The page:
Mr. Solomon has handled all sorts of felony charges: drug trafficking, theft, child support (nonsupport), serious assaults, robbery, assault on police officer, fleeing and evading police, burglary, etc.
Having an attorney when facing felony charges is crucial:
- Are the felony charges correct? Am I being overcharged?
- My bond seems high. How do I get the court to lower it?
- Do I insist on a preliminary hearing on my felony charges?
- Is the plea offer fair?
- Do I go to trial?
- What about sentencing?
These crucial issues should be explained to you by your felony defense attorney in a way you can understand.
This is equally applicable to misdemeanor or felony charges: What is a deferred judgment (D.J.)? A deferred judgment is where a defendant admits guilt to a charge but delays sentencing to a far off date usually measured in years (2-5). The term of the DJ is conditioned on the defendant completing steps to ensure the government that he/she will not do these acts again. Often classes like anger management, theft, or family counseling is required. Also, if the defendant cost any party money or destroyed property, the government will insist on the defendant paying restitution to the victims. a DJ is like probation, but with the added benefit of the possibility of avoiding a conviction if the defendant complies with these terms. If successful, the charge against the defendant can be sealed, and, therefore, not visibile on background checks.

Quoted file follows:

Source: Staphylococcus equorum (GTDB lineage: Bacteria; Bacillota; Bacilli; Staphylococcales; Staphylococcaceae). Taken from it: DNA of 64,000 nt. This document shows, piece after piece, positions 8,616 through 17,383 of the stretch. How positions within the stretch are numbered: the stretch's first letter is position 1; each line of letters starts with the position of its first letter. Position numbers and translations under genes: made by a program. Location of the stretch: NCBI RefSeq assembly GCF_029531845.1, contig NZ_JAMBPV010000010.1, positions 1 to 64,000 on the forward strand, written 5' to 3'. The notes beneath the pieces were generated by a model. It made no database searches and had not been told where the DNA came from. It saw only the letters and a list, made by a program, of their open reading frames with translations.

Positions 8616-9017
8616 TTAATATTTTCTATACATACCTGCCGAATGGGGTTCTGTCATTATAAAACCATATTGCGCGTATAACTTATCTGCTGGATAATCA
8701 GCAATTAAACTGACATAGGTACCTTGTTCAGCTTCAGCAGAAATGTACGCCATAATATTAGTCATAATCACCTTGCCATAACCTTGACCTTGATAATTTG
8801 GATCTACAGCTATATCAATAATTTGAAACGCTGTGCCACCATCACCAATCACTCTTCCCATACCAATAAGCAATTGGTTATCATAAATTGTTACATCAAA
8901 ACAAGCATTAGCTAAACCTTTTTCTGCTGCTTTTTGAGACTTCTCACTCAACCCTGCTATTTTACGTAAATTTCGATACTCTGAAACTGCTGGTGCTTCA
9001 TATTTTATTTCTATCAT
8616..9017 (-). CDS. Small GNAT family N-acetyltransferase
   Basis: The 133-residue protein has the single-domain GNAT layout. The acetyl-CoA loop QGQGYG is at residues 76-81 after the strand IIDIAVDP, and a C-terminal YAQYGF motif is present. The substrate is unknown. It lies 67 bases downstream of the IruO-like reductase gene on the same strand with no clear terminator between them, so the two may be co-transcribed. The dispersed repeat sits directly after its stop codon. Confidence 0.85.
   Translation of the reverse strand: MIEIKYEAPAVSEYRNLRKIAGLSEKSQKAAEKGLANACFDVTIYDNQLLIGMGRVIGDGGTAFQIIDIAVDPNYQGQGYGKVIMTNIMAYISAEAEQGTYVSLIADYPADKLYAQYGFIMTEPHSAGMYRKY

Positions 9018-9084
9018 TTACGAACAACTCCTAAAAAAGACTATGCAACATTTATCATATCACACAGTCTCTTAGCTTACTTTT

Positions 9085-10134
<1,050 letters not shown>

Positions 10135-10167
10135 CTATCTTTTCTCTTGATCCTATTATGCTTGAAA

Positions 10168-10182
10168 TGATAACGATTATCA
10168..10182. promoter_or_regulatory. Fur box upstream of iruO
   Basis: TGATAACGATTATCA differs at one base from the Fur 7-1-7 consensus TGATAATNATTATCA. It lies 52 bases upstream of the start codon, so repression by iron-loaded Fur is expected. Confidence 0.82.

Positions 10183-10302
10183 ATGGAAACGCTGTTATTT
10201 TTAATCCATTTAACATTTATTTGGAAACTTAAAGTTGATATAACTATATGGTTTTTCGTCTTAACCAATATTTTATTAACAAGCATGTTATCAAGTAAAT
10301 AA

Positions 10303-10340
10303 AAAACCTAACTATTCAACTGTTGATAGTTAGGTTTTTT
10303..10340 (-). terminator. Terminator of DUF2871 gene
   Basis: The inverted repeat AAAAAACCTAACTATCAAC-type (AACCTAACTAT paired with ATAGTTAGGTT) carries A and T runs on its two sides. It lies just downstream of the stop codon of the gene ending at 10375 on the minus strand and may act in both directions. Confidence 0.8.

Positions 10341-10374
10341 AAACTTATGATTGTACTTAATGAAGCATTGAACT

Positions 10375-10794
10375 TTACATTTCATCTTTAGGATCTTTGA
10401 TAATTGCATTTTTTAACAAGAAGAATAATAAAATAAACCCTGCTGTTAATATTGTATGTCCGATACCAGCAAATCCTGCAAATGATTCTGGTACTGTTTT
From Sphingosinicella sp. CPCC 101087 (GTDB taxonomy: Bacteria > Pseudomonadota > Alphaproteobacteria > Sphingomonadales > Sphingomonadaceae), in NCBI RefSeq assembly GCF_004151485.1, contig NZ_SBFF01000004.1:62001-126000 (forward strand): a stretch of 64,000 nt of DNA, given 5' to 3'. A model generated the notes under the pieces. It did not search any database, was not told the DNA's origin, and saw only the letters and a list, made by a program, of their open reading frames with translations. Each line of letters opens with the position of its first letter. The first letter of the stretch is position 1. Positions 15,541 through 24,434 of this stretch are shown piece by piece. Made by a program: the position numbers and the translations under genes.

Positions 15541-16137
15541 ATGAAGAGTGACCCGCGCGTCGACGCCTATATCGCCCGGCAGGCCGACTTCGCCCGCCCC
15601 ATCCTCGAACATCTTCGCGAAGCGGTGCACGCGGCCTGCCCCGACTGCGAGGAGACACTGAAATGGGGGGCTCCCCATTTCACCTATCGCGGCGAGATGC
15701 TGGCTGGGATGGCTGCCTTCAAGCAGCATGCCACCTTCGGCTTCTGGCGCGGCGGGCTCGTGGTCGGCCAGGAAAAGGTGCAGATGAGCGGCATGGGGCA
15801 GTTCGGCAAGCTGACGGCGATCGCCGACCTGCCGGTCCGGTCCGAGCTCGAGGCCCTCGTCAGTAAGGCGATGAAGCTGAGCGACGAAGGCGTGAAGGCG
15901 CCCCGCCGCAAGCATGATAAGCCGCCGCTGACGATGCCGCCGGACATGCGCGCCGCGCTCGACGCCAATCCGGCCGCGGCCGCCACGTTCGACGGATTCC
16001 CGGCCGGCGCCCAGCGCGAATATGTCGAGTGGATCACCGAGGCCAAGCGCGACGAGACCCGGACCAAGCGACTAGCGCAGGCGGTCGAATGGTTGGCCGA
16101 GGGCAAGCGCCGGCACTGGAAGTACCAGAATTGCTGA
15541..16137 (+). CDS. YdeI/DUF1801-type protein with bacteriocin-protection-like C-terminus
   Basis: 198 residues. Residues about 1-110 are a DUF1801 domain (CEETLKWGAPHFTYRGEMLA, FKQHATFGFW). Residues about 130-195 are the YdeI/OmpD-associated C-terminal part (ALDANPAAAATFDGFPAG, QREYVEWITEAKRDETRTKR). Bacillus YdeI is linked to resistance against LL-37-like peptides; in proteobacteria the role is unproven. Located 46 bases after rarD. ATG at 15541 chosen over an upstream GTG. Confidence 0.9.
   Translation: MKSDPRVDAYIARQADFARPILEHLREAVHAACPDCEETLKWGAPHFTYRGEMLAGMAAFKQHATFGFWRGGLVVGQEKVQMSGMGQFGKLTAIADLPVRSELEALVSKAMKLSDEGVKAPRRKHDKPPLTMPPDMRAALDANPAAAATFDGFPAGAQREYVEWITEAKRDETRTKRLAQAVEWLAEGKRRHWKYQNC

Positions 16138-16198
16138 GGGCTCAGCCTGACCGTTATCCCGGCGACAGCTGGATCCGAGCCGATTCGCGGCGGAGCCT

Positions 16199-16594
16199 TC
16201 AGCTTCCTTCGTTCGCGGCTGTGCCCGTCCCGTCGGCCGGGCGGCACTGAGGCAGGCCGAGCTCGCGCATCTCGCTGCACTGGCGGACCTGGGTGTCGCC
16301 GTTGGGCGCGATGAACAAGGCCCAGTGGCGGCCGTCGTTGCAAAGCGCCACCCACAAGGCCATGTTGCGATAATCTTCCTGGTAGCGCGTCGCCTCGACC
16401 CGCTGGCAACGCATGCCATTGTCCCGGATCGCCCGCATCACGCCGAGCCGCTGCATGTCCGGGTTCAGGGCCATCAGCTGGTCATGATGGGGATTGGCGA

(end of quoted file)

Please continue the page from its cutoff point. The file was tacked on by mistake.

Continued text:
The consequences of being convicted felon
If you are charged with a felony and accept a plea agreement with a felony charge, it is the same as being convicted at trial. A convicted felon is treated differently by the law and society:
- You cannot possess firearms. To do so is another felony.
- You are likely not eligible for government assistance, especially if the conviction was drug related.
- Any new charges will not usually get good offers to settle because the prosecutor looks differently on felons.
- Getting a job is harder because any background check will reveal a felony conviction.
- You cannot vote.